Loading
Consider work, economy from justice perspective, US bishops urge

.- The United States bishops are calling on people this Labor Day to consider the U.S. economy “from the ‘bottom up’”, in other words, from a justice perspective that has people considering how their economic habits, such as work, investments and spending, affect the poor and vulnerable workers. In the bishops’ annual Labor Day statement, Bishop Nicholas DiMarzio said these reflections should be based on the teaching of Pope John Paul II on work and workers.

Pope John Paul said that trade unions have “the Church’s defense and approval,” and that unions are an “indispensable element of social life, especially in modern industrial societies,” noted the chairman of the bishops’ domestic policy committee.

His successor, Pope Benedict XVI, affirmed this teaching, insisting it is “necessary to witness in contemporary society to the ‘Gospel of Work,’ of which John Paul II spoke in his encyclical Laborem Exercens.”

“However, on Labor Day 2005, there are some daunting challenges to how we live ‘the Gospel of Work,’ and how we respect the dignity of work and the rights of workers today,” Bishop DiMarzio said.

“In this economy many are moving forward, reaping the rewards of their education, skills and hard work. Others can be left behind, hungry, homeless, or poor, often struggling with rent or paying for decent health insurance.

“Families in the middle can be one lost job, one major illness, one unanticipated setback away from serious economic trouble. As their children grow, parents are faced with balancing the costs of education and saving for their own retirement,” he said.

Bishop DiMarzio pointed to troubling signs that reflect these pressures in the current economy: Growing conflict about the obligations of employers to their workers; full-time workers receiving minimum wage fall below the poverty line; there is insecurity about who will pay pension benefits; immigrants are scapegoats in the difficult economic climate; the Central American Free Trade Agreement passed Congress.

The Catholic tradition offers a different way of thinking about the economy, which the bishops expressed in their statement “A Catholic Framework for Economic Life.”

Catholic teaching states that the fundamental moral measure of any economy is how the poor and vulnerable are faring; that all people, to the extent they are able, have a corresponding duty to work, a responsibility to provide for the needs of their families, and an obligation to contribute to the broader society; that workers, owners, managers, stock-holders, and consumers are moral agents in economic life; and that the global economy has moral dimensions and human consequences, the bishops said in their statement.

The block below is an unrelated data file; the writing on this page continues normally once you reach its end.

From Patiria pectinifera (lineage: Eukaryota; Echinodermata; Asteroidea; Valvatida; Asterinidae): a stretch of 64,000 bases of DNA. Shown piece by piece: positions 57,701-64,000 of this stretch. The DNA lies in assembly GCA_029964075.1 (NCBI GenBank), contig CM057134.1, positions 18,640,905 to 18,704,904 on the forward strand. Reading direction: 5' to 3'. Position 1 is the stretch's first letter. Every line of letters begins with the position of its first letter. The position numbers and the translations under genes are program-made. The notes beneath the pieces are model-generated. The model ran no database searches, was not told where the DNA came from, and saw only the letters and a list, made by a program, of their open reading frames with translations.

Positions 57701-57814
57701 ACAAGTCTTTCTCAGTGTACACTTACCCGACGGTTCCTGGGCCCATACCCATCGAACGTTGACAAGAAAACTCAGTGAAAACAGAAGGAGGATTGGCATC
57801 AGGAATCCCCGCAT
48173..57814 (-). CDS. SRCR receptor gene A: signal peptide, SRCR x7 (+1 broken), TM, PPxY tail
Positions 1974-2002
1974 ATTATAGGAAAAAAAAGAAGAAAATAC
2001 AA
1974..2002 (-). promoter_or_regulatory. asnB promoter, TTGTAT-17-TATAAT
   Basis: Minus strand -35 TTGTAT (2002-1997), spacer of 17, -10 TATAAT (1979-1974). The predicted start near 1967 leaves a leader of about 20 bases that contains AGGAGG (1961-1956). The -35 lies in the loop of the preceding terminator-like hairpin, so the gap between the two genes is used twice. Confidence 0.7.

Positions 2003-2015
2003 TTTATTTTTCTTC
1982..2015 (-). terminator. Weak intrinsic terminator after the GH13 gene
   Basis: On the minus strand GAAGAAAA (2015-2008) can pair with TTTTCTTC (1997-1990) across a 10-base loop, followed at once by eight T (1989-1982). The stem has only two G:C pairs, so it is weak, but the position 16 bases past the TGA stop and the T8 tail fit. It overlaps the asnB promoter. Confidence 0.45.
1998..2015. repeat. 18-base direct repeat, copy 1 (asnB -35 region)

“To move forward, our nation needs a strong and growing economy, strong and productive businesses and industries, and a strong and united labor movement,” Bishop DiMarzio said.

“In Catholic teaching, it is up to workers to choose how they wish to be represented in the workplace, and they should be able to make these decisions freely without intimidation or reprisal. When management and union representatives negotiate a contract or settle disputes, they should pursue justice and fairness, not just economic advantage.”


Ads by AdsLiveMedia(What's this?)

* The number of messages that can be online is limited. CNA reserves the right to edit messages for content and tone. Comments and opinions expressed by users do not necessarily reflect the opinions or beliefs of CNA. CNA will not publish comments with abusive language, insults or links to other pages

RESOURCES »

Ads by Google (What's this?)
Ads by Google (What's this?)

Featured Videos

Pope Francis celebrates the closing Mass and announces site of next World Youth Day
Pope Francis celebrates the closing Mass and announces site of next World Youth Day
Pope Francis visits poor neighborhood and meets with young people from Argentina
Pope Francis celebrates Mass at the National Shrine of Our Lady of Aparecida
Denver rally draws hundreds in support of religious freedom
Pope Francis prays over a sick man in St Peter's Square
Denver women's clinic will offer natural, Catholic care
Interview Clips: Barbara Nicolosi speaks to CNA
US Cardinals press conference at North American College
Pope Benedict to retire to monastery inside Vatican City
Pope cites waning strength as reason for resignation
Hundreds convene in Denver to urge respect for life
New Orange bishop encourages Catholic unity in diversity
Chinese pro-life activist calls for reform, international attention
At Lincoln installation, Bishop Conley says holiness is success
Mother Cabrini shrine reopens in Chicago after a decade
Ordination of 33 deacons fills St. Peter's with joy
Cardinal says "Charity is the mother of all the virtues"
Augustine Institute expands evangelization effort with new campus
Bishops recall 'Way of St. James' as chance to trust in God
Los Angeles cathedral's newest chapel houses Guadalupe relic
Apr
17

Liturgical Calendar

April 17, 2014

Holy Thursday

All readings:
Today »
This year »

Catholic Daily

Gospel of the Day

Jn 13:1-15

Gospel
Date
04/17/14
04/16/14

Daily Readings


First Reading:: Ex 12:1-8, 11-14
Second Reading:: 1 Cor 11:23-26
Gospel:: Jn 13:1-15

Homily of the Day

Jn 13:1-15

Homily
Date
04/17/14
04/16/14

Ads by AdsLiveMedia.com

Ads by AdsLiveMedia.com
     HTML
Text only
Headlines
  

Follow us: